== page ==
Paul’s been in touch again. My word he’s been busy (his first post is here).
“Hi Alastair more photos of my progress to date.
Photo 1 is of the three bridges I mentioned in my first email
Photo 2 shows the Dremel Multitool I used to carve out the stream into the foam
Photo 3 is an overall shot of the layout to date
Photo 4 is a closeup of the tracks at the liftout showing the track soldered to the PC ties and gapped
Photo 5 shows the 1mm cork used to provide super elevation on the curves
Photo 6 shows what the PC ties look like with the gap cut in them to isolate the tracks from shorting out
Photo 7 shows the corner hill being landscaped and in place in corner of layout also work platform over tracks
Photo 8 shows the layout drawing which I highlighted with a marker
Photo 9 shows the wiring under the liftout –each track has it own connection to the copper contact pads.
A huge thanks to Paul – his third pic really does show how big his project is. I can’t wait to see it unfold too.
And if you’d like to make a start just like Paul, don’t forget the Beginner’s Guide is here.
Thanks to everyone. Please do keep ’em coming.
Just a hint on the soldered sleepers at the end.
Put 2 fixing screws on the outside, left and right of the track instead of in the middle.
It will save you worries with the underside of rolling stock potentially touching the heads of the screws. Talking of experience.
Very good work Bill. Lightweight and functional. So perfect.
Thanks to both of you.
Paul – good clear pics, very useful.
Bill – useful video and some nice woodwork (mine tends to be a tad less neat). One thought – once you have all the track and scenery on that large board, you will need to be very careful when you come to put it onto the legs!
Paul You did what I did no one makes a curved iron girder bridge so you made them. I did the same 18 radius going over a town road .
The benchwork looks great…my question would be: when the layout it complete with scenery, buildings, trains etc., how is it stored? I.E if it’s propped up against a wall out of the way, what keeps the accessories from falling off?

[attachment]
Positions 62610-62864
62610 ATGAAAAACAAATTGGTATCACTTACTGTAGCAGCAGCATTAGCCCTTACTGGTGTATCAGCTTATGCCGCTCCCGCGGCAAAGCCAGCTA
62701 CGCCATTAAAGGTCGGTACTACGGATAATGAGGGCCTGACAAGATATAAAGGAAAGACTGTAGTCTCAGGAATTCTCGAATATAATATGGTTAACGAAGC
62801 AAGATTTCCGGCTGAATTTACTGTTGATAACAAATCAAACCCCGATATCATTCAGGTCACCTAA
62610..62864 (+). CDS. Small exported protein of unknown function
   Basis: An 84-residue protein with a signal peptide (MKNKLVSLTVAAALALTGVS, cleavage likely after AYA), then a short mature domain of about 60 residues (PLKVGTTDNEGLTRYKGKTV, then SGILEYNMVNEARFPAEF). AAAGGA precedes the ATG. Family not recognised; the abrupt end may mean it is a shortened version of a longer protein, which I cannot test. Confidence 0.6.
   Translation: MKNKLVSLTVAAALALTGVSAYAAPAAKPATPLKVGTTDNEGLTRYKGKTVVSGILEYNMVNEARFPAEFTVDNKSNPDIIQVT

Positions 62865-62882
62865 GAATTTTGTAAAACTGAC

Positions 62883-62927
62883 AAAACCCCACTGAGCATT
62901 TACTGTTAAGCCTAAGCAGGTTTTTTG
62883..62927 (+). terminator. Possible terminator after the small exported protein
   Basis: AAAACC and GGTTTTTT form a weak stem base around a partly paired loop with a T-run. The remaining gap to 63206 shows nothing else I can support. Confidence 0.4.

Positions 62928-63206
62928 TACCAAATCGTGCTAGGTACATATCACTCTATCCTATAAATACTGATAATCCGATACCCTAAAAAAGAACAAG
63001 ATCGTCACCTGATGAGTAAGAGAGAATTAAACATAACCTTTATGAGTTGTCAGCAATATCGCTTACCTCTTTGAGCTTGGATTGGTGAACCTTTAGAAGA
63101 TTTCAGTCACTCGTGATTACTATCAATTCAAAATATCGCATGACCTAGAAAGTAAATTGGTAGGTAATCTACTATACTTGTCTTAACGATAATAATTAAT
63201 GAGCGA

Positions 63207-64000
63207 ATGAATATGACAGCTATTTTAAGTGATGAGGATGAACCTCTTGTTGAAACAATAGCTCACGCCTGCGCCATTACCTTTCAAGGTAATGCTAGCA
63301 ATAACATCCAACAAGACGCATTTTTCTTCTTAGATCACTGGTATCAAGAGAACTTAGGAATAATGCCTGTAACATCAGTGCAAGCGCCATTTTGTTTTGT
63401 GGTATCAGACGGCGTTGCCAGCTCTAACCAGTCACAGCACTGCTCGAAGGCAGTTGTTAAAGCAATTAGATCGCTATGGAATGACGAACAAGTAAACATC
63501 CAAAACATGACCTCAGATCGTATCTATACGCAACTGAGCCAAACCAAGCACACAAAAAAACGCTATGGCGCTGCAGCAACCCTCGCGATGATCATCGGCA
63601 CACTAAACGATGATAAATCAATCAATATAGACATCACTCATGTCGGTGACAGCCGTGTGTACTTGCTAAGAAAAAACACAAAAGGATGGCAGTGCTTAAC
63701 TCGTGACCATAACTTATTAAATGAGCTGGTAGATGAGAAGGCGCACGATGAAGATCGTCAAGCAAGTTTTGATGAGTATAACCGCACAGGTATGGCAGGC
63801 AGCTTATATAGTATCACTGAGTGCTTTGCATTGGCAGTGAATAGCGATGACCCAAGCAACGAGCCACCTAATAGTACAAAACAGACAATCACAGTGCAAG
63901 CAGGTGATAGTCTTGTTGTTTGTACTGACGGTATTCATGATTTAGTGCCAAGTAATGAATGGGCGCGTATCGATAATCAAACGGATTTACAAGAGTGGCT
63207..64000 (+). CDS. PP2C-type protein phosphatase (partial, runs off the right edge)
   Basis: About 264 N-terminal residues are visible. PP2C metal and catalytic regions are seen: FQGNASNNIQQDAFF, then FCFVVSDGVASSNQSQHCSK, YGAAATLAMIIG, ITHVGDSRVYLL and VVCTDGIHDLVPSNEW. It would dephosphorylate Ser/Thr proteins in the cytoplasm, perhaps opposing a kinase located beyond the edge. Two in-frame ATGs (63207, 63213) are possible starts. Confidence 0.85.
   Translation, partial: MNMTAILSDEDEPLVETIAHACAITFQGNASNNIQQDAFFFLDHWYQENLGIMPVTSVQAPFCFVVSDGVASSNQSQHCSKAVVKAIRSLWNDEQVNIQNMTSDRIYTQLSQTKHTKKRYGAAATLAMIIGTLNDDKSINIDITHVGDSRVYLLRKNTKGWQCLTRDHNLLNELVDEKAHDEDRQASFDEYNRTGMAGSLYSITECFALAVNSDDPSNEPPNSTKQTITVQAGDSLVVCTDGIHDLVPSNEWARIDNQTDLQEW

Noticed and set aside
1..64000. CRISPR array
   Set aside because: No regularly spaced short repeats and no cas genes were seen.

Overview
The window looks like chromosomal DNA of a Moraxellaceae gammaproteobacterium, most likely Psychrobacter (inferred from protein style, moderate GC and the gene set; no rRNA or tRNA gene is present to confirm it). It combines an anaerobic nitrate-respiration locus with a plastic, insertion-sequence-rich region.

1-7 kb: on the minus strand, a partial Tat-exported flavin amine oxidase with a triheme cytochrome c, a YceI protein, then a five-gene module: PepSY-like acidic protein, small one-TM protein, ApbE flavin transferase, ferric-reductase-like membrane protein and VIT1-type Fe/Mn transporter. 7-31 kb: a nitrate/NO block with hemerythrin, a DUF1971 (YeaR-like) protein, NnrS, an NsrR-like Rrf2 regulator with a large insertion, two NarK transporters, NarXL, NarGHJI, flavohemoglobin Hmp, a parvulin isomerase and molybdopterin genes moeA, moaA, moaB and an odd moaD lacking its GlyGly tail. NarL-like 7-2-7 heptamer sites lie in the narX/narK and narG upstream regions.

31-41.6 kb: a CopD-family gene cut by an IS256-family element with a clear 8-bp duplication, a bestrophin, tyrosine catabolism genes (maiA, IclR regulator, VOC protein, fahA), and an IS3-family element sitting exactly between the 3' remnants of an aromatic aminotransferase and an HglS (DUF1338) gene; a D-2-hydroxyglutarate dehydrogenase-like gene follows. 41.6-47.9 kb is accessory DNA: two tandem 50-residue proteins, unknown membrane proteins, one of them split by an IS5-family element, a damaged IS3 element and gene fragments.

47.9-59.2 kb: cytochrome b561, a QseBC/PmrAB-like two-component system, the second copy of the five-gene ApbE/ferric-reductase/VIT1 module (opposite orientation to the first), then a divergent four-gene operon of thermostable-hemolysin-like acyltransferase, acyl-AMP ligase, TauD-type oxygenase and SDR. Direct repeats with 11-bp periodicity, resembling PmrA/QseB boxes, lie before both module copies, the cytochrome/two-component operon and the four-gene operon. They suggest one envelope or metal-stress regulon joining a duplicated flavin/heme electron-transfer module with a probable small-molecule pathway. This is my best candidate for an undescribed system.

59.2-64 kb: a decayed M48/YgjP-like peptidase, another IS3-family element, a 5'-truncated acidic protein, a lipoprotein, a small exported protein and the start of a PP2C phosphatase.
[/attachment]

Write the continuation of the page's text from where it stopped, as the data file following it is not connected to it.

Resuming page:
Very, very nice benchwork, Bill. It’s good to see planning from the very beginning. I wonder if there are snap-lock connectors available to eliminate the need for loose wingnuts when assembling or disassembling? Simply snap in and snap out.?
Paul, you have a wonderful layout. Keep up the good work. I agree with the idea of placing the fixing screws on the outside of the rails to avoid shorts.
Warren, AL, USA
Rare earth magnets placed at the track junction could keep track aligned.
I like your concepts and layout plan. Coup,e of questions:
What are the white risers? i prsume they are commercially available?
What thickness of plywood do you have under what thickness of foam board? Do you have an issue with noise from running trains?
Many thanks –
It still amazes me why folks will still use flathead screws instead of phillips.
Re: Bill’s video. Great idea for stow away layout!
Please though turn your camera to 16:9 or your phone horizontally next video.
Take a look at Dave’s videos to see how much better the full picture is.
Another suggestion for you: buy a battery operated Dremel type tool. Stops the cords falling across other work you have done and destroying it.